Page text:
published 2014 by Sybaritic Press 
188 pages
order a copy here


Learn and run.  – Dawn


(The actual review follows this section.)

Finding Octavia

Anybody who grew up with Star Wars should be a science fiction fan. The adult intellectual in me appreciates the mixtures of Kurosawa, Flash Gordon and archetypal mythology in original trilogy, but the evergreen child in me still thrills at the ultra-exoticism, dashing heroes and ultimately doomed villains. Next to Kubrick’s 2001: A Space Odyssey, Star Wars has become the sci-fi nucleus for cinema, and my adoration of films such as Alien, Solaris (1972), Vanilla Sky, Europa Report, Gravity and the Matrix trilogy stems from that original childhood fascination.

As for sci-fi/speculative literature, I’m not an especial fan, and though I’ve stuff by Robert Asprin, Alan Dean Foster, A.C. Crispin, Isaac Asimov, Tim Sullivan, William Gibson, Philip K. Dick, Jerry Pournelle and Larry Niven (The Mote in God’s Eye is a masterpiece) and Arthur C. Clarke under my belt, my few favorites have been, are and always will be Robert Heinlein, Ray Bradbury and Michael Moorcock. From now on Octavia Butler will be included in that few. A huge honorable mention goes to C.S. Lewis’ underrated space trilogy, which includes Out of the Silent Planet, Perelandra and That Hideous Strength.  In fact, much of Butler’s imagery and tone brought Perelandra to my mind more than a few times.

Though I’m familiar with works of some black writers who contributed to the sci-fi genre (including W.E.B. DuBois’ “The Comet” in Darkwater, Virginia Hamilton’s The Magical Adventures of Pretty Pearl, Sam Delany’s books, and even George Schuyler’s Black No More – which could have inspired Dr. Seuss’ The Sneetches), I’m not ashamed to admit that I’m relatively new to Octavia Butler. Many may blame this on her unlikely gender and race in a literary genre that tends to be manned by, well, men – and many who happen to be non-black.  I don’t think so, but nor do I care. However, in order to have more authority to even think of writing a review of Near Kin, I insisted on familiarizing myself with Butler’s books, including Kindred, Survivor (the novel Butler herself repudiated), Parable of the Talents, Fledgling and Dawn. During my power-reading I also watched and read Butler interviews, as well as explored some related criticism. Needless to say, I was quite impressed, not to mention predisposed to be able to listen to her voice for three week’s straight if ever necessary. And her face. Butler had a remarkable face.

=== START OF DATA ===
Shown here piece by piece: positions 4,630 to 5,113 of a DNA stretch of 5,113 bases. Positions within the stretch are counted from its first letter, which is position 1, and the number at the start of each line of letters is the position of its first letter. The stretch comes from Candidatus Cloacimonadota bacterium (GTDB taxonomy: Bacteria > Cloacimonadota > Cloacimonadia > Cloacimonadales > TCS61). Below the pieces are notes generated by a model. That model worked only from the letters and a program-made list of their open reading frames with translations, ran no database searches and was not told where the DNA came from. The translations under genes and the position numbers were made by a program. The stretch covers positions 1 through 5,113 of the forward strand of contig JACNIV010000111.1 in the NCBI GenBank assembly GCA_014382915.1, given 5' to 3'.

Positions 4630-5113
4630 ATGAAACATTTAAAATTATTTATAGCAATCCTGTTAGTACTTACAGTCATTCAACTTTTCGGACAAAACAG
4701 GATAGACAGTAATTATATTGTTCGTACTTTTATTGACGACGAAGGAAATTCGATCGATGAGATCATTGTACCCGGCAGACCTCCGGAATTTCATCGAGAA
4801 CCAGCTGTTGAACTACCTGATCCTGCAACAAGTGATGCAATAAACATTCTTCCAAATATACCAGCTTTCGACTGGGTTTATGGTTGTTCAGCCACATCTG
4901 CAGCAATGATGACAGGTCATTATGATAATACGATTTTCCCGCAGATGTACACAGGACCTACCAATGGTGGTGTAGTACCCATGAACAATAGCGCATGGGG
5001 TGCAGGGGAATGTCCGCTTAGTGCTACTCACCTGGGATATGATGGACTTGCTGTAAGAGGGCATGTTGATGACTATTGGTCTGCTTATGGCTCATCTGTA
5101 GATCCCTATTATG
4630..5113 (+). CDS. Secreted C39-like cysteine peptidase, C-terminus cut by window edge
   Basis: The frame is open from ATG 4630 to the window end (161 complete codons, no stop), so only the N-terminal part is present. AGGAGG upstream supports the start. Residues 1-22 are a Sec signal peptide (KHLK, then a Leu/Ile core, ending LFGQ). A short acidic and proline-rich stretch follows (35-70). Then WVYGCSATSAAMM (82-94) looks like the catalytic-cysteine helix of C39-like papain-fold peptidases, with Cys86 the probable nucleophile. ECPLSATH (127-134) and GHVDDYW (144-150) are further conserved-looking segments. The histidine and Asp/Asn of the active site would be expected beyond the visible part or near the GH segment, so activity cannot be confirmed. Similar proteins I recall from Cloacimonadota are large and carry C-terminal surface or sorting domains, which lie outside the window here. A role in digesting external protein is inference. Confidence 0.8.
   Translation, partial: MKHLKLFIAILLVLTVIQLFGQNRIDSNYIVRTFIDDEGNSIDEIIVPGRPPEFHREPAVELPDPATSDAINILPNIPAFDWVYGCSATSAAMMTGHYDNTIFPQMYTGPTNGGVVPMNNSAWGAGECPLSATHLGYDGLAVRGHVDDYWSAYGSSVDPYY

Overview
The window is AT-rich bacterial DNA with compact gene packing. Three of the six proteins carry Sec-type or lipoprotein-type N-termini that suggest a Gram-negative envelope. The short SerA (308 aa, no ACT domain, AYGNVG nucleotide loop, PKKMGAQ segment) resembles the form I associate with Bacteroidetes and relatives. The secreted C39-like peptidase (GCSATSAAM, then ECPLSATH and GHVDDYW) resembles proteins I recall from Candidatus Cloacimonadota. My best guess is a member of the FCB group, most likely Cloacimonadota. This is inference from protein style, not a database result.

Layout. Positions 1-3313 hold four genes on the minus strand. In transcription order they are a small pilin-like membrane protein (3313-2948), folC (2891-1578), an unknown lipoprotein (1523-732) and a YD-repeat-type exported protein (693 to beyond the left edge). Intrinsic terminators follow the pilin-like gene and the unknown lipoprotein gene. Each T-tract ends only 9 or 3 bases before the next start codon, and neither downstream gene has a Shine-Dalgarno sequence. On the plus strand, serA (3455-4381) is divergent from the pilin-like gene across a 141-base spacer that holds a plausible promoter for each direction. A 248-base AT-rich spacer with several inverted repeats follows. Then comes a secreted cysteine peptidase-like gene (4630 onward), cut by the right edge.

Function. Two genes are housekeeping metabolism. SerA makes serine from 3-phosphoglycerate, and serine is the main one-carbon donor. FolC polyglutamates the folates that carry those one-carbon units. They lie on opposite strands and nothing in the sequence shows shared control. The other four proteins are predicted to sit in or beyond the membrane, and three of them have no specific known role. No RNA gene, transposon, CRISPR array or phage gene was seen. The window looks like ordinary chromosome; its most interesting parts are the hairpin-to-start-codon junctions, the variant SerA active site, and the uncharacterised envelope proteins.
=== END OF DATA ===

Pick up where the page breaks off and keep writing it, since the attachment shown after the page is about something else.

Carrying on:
I picked Kindred as my virgin voyage since I’m a fool for almost anything to do with time travel. Back to the Future is my mini-religion, and Terry Gilliam’s 12 Monkeys continues to fascinate me. I’m even one of the few goofballs on this planet who love that 1994 Van Damme stinker, Time CopKindred is up there with books such as Jack Finney’s Time and Again and Time After Time (of which Butler’s book reminds me), Daphne du Maurier’s The House on the Strand, and Audrey Niffenegger’s The Time Traveler’s Wife (which had to have been partly influenced by Butler’s novel).  It cleverly and bravely takes time-travel literature to a different level by locating the main (and only) past location in the pre-Civil War South, smack-dab in the midst of American slavery, one of the most atrocious stains on U.S. history, not to mention world history. 

The central protagonist, Dana, is torn from the 1970s to 1815 Maryland every time Rufus, the son of a plantation/slave owner, is in mortal danger as he matures from boy to man. Dana learns that Rufus’s existence is crucial to her own existence, since he eventually impregnates Alice, a slave, with a daughter who Dana’s key maternal ancestor. This is one of many examples of Butler’s interest in symbiosis rather than black-and-white (so to speak) user/used dichotomy. Like Marty McFly in Back to the Future, Dana must act in her own ultimate self-interest: set up the eventuality of her own birth. She does succeed – with a price. Aside from learning first-hand that whites and blacks are inexorable in U.S. history, she literally leaves part of herself in that sinful, horrible era, and that era marks her with the truth of that past for the rest of her days. On the final return from the past, her arm becomes fused with a wall and must be amputated for removal.

Which brings us to the elephant that seems to be in every room in which books by black authors are read: race. Honestly, like John Coltrane, I like to judge an artist by his or her “sound” rather than skin color or heritage, and I’ve long since grown bored with the artistic segregation of so-called black literature, no matter how good the intentions for such a categorization are. Black History Month is twelve months long.